Saturday, 29 August 2020

Lawn Hill Gorge National Park – Birding site on our North West Safari 2021

One of the creek crossings enroute between Mt Isa and Lawn Hill Gorge National Park.
Our North West Queensland Birding Safari for 2021 visits a variety of great birding sites across the breadth of North Queensland.

Although many sites are stand outs, Lawn Hill Gorge or Boodjamulla National Park, is worth a special mention. This ia one of our destinations between our visit to the fishing town of Karumba, perched as it is on the southern coast of the Gulf of Carpentaria and the mining town of Mount Isa.

This place is indeed a sanctuary; a tranquil oasis of palms and water – a complete contrast from the surrounding arid and dusty plains and the equally dry and hot ancient sandstones that ridge them.
For anybody, any traveller, the cool waters of the gorge would bring a relieved smile to their face but birders, believe me, have more to smile about as this national park is an oasis to birds as well. And from a Queenslander’s birder’s perspective the birds are that little bit more special.

Why?

Because in this area there are bird species that are basically unable to seen anywhere else in the state of Queensland. To put it another here are a small stack of Northern Territory birds; birds more widely distributed across the NT, and in some cases beyond in WA, whose range has extended by a finger into the north west corner of Queensland.
Purple crowned Fairy wren - female

The Purple crowned Fairy Wren is perhaps my favourite example. This specie, like all the fairy wrens are beautiful but in this specie the female begins to give the male some competition in the attractive stakes. The eastern sub specie’s range extends from the Northern Territory into riverine habitat in the extreme north west of Queensland.

A few species of parrots, Northern Rosellas and both Varied and Red Collared Lorikeets, also creep over the border into this area. And all of them are pretty and pretty special.
Varied Lorikeet
Northern Rosella
Red collared Lorikeets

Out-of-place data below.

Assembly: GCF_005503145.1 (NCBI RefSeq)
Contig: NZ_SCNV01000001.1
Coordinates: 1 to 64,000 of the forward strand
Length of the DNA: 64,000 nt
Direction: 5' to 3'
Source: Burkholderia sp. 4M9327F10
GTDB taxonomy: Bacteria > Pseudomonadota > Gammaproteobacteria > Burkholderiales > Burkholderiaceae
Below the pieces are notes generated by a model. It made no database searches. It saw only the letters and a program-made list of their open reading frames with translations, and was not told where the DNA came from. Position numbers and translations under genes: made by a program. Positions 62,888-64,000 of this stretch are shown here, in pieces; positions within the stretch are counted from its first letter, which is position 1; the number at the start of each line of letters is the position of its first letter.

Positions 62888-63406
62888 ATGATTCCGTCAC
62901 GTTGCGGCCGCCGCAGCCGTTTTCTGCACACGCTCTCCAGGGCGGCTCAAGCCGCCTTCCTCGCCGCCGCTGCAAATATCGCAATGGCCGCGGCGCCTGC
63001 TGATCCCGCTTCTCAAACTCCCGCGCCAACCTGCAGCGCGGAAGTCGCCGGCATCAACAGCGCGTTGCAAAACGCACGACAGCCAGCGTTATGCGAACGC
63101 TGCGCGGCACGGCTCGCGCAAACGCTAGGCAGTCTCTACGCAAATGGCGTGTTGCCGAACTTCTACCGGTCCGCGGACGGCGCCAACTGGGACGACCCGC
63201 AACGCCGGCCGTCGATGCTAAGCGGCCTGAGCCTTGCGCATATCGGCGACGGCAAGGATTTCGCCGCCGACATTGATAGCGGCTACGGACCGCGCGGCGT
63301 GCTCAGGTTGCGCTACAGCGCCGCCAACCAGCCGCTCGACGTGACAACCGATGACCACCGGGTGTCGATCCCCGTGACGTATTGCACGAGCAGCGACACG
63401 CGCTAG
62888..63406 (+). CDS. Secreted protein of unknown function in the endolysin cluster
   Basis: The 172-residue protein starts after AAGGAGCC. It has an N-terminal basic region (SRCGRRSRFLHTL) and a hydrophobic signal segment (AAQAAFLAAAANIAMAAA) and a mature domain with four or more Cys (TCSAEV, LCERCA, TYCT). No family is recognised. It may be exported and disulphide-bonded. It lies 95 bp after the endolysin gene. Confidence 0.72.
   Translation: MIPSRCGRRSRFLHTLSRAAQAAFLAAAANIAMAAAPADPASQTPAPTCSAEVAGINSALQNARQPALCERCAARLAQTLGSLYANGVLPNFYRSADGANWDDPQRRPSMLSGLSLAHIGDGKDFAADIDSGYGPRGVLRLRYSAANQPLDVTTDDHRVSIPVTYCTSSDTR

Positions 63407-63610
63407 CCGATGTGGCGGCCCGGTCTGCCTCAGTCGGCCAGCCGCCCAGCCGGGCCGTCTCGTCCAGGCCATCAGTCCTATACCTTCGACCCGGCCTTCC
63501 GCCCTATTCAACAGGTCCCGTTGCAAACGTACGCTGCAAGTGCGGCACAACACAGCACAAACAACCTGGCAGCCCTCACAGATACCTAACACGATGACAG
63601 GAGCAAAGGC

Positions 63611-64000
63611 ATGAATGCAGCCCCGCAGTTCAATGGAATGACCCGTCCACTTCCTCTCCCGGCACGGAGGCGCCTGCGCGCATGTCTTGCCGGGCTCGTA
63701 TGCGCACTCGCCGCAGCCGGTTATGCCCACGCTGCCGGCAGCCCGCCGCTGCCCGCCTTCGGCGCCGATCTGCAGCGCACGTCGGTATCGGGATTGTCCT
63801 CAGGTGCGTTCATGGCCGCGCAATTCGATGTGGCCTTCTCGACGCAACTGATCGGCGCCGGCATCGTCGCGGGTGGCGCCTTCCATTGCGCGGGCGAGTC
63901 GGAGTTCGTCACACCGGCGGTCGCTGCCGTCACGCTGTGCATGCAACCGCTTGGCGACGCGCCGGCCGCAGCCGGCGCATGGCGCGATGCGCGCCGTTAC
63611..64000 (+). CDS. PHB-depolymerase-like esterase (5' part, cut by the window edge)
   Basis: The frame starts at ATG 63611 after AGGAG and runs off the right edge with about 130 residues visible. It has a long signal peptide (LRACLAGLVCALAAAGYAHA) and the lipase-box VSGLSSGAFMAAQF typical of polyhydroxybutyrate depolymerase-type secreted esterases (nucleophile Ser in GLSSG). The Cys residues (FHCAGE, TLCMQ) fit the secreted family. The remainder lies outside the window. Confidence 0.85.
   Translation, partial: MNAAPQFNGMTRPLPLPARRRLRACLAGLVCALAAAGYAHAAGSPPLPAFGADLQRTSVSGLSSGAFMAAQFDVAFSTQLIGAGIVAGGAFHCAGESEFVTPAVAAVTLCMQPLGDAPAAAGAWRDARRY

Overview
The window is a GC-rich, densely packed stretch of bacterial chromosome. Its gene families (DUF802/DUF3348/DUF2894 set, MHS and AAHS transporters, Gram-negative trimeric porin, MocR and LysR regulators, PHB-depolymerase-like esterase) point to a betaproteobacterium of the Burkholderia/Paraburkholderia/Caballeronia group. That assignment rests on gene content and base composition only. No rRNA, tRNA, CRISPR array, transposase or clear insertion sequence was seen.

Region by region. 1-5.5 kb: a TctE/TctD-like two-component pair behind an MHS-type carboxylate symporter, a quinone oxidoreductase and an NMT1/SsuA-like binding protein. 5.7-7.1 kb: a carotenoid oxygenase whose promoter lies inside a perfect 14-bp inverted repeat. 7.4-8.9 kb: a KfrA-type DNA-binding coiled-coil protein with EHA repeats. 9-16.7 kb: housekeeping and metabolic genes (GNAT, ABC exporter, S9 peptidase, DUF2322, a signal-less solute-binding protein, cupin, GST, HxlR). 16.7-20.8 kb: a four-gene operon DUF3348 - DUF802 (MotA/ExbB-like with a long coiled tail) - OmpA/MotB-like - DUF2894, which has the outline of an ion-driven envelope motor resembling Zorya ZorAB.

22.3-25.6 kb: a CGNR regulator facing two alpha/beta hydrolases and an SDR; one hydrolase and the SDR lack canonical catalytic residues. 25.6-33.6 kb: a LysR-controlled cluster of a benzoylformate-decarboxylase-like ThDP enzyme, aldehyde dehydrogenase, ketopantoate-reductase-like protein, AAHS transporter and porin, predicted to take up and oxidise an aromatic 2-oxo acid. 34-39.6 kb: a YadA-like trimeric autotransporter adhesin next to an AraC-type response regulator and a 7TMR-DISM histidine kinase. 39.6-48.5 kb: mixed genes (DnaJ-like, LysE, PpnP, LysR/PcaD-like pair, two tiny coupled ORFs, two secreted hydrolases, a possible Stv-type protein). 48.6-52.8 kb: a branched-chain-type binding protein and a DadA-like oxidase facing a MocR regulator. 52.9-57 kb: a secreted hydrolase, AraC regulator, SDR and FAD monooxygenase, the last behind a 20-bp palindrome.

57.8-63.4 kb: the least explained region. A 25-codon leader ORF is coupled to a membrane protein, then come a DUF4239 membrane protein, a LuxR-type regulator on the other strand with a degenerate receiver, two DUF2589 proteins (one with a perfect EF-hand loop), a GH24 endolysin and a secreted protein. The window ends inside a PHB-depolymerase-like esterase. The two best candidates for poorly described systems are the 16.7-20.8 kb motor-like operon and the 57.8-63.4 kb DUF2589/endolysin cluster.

The Sandstone Shrike Thrush is an Australian endemic and a top end specie, that has adapted, as its name suggests, to areas of sandstone across a sweep of northern Australia. Like other Shrike thrushes it is usually heard before being seen.
Sandstone Shrike thrush
The Buff sided Robin was once a mere sub specie of White browed Robin but a few years ago it was elevated to full specie status. It is a striking bird and commonly found along the riverside margins of the Lawn hill area.
Buff sided Robin

Long tailed Finch is one of the finch species we may see around the Mt Isa area; Lake Moondarra in particular however if we miss it there we will catch up with it at Lawn Hill or at one of the beautiful creek crossings enroute.
Long tailed Finch
Crimson Finch - another riverine finch specie

Paperbark Flycatcher - a smaller tropical cousin to the Restless flycatcher. Again a specie whose distribution extends across the top end into NW Qld.
Other notable fauna within the park includes the Rock Ringtail Possum, like many of the birds on the eastern part of its range, Purple necked Rock Wallaby and Freshwater Crocodiles.
Freshwater Crocodile - pic taken near Mt Isa
Purple necked Rock Wallaby
Common Wallaroo


The local indigenous people, the Waanyi, who have lived in the gorge area for at least 17,000 years,  know this place as Boodjamulla or Rainbow Serpent country. The Gorge is sacred to Waanyi and many artefacts; Midden heaps, grinding stones, and rock art emphasise their connections to country. Today local aboriginal people help manage the park on behalf of all Queenslanders.

If you are interested in visiting and birding Boodjamulla, as well as many other great places in Queensland’s north west please contact Ken Cross at friarbird43@bigpond.com

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